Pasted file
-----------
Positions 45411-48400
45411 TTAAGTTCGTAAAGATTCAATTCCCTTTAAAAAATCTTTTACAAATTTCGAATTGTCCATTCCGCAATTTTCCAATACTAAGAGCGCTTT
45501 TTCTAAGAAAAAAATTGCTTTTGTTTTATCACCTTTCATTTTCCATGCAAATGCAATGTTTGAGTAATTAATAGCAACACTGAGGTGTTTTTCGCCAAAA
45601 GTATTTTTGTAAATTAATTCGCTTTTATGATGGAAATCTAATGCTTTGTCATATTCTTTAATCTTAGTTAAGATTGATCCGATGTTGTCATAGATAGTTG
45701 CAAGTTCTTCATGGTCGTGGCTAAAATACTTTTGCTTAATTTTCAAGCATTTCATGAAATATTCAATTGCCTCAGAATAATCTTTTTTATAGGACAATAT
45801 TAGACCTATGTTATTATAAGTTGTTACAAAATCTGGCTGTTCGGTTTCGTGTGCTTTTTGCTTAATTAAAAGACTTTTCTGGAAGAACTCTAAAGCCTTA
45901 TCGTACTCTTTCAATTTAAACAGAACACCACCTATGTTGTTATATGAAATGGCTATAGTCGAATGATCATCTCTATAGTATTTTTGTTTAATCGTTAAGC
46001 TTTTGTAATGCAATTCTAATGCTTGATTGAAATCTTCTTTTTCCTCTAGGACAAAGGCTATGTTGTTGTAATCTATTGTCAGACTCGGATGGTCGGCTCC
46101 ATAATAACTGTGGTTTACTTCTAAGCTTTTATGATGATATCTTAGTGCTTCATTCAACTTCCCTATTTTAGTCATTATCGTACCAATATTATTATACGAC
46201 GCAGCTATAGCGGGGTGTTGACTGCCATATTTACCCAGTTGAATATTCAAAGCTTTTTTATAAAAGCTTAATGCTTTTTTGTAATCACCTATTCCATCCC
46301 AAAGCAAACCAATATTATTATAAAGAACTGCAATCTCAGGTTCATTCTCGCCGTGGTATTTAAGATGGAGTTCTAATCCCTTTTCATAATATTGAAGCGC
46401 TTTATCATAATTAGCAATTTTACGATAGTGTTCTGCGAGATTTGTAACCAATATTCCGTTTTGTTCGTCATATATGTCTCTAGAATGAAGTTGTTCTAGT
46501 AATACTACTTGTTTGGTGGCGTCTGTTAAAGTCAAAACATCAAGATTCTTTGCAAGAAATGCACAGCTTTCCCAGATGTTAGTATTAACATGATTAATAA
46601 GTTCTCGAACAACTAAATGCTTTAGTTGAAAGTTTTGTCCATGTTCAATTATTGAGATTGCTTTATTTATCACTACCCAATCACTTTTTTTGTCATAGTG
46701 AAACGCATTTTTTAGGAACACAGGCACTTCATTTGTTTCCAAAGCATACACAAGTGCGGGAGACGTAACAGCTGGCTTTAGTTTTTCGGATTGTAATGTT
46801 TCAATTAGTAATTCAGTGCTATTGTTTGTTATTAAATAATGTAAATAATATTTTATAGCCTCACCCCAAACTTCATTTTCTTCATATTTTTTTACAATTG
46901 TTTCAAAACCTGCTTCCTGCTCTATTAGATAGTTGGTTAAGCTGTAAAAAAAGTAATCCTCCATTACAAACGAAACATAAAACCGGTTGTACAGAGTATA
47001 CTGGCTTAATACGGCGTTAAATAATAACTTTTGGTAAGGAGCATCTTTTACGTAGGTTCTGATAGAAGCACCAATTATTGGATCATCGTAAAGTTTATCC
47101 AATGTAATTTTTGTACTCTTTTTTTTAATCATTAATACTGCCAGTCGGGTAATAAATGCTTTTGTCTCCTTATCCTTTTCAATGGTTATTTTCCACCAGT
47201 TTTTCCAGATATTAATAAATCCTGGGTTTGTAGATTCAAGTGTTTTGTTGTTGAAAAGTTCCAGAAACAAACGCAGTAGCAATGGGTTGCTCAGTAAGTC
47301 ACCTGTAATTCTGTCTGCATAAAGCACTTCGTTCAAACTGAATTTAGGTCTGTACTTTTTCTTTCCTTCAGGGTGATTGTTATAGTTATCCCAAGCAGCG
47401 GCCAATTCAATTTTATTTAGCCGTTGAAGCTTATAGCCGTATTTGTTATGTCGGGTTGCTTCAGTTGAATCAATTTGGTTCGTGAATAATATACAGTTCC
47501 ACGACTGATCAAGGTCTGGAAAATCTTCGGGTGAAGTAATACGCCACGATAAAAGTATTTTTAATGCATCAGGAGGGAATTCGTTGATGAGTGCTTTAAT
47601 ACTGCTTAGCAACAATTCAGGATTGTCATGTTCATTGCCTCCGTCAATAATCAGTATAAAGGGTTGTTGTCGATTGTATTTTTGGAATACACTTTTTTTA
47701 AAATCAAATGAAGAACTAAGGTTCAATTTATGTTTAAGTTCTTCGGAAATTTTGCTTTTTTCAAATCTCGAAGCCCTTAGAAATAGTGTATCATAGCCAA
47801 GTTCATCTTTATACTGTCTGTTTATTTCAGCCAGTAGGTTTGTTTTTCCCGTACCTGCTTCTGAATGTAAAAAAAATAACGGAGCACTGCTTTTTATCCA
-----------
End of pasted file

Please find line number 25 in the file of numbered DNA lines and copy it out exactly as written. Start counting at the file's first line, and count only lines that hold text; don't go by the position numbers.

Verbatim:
47701 AAATCAAATGAAGAACTAAGGTTCAATTTATGTTTAAGTTCTTCGGAAATTTTGCTTTTTTCAAATCTCGAAGCCCTTAGAAATAGTGTATCATAGCCAA